by Delaney Meyers
The Syndicate for the New Arts has brought a host of interesting artists and groups to the Cleveland area this summer, including the Buffalo, NY-based Sotto Voce Vocal Collective. On Saturday afternoon, June 9, the ensemble presented a dazzling program of not-often heard contemporary vocal music in the dreamy acoustic of Ohio City’s St. John’s Episcopal Church, the oldest-standing religious building in Northeast Ohio.
Their program got off to a breathless start with Part I of Kaija Saariaho’s Grammar of Dreams (1988) for soprano and mezzo-soprano. The two vocalists stood back to back as they oscillated between expressive, loud breaths and sweeping vocal declarations of the phrase “I am, I am, I am” from Sylvia Plath’s The Bell Jar.
Sotto Voce member and technician Alex Huddleston composed The Sonnets (2018), a piece for tape and voice on commission for the ensemble. The ever-present tape supplied constant white noise, while members of the ensemble sang from behind the audience in the organ loft. The work also features muffled vocal sounds “spoken” into a microphone from the front of the church, which had the effect of someone trying to communicate from underwater. All of the voices were eventually overtaken by the tape.
The program visited the 15th century with the anonymous Heu! Me Misera (Planctus), edited by Janthia Yearly. Soloist Suzanne Fatta delivered the main chant from the Mysterium of Tours, a lament for the death of Christ. Simultaneously, other women sang slightly divergent versions of a different planctus in a call-and-response format around her, creating an otherworldly sound. Fatta’s alto voice fit the grieving quality of the music perfectly. While the voices were indeed all singing different melodies, the work’s pitch discrepancies were still somewhat distracting.
Alvin Lucier’s Unamuno (1994) features the same chord repeatedly stacked in different orders for the entirety of the piece, as if searching for the perfect combination but never quite finding it. This reflects the quote from Spanish essayist Miguel de Unamuno that inspired the work: “My religion is to seek for truth in life and for life in truth, even knowing that I shall not find them while I live.” It was an enveloping performance.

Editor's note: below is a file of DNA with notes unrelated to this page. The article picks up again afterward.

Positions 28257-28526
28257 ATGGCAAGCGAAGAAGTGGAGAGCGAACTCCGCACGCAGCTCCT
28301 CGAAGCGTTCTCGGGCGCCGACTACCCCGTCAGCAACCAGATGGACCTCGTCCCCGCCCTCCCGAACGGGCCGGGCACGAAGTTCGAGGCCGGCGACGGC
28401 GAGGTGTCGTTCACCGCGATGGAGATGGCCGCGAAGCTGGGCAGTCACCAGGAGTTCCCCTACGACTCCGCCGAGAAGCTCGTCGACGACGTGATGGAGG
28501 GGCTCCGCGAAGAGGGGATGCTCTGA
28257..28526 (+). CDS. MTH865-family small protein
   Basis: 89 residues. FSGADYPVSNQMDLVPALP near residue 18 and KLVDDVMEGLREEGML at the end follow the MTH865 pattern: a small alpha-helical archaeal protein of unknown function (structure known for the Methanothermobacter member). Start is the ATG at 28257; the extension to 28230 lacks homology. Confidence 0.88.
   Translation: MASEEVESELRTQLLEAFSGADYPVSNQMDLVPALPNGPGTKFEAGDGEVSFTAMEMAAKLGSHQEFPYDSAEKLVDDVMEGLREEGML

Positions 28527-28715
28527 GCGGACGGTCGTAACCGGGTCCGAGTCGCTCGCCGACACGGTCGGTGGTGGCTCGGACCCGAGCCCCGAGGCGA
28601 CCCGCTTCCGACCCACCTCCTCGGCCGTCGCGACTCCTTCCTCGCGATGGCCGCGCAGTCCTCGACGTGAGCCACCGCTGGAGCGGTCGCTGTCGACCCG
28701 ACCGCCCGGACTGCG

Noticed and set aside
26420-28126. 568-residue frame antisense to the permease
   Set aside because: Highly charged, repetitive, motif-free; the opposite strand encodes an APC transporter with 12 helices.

The second half of the program opened in parallel to the first with Part V of Saariaho’s Grammar of Dreams, this time with the two vocalists facing each other and singing lines from Plath’s poem Paralytic.
Jamie Leigh Sampson’s Dite Me (2018), also commissioned by Sotto Voce, followed in a moving and all-too-relatable performance. The piece explores the oxymoronic state of remembering an old relationship — the simultaneous discomfort of bad memories and the comfort of familiarity. The harmonies evoke this tension beautifully, as the voices grow further apart in response to the repeated pleas, “Tell me” and “These hands are not mine.” The work ends with the repetition of the phrase “Freedom to sing through,” even as the ensemble’s sound and musical layers continue to deepen and darken. It was the strongest part of the program both in performance and musical content.
Brien Henderson’s Noli Esse Vana (2015/2018) was short but filled with meaning, each note and phrase purposeful and lovely. The afternoon concluded with German composer Marianne Schuppe’s vocal-exercise-turned-performance-piece der blumen (2017), performed by the full ensemble. It depicted a soft vocal landscape abounding with stacked, extended harmonies rising from the bass, an adventurous sense of tonality, and ample quiet space to hear the bird song coming in through the windows.
Published on ClevelandClassical.com June 26, 2018.
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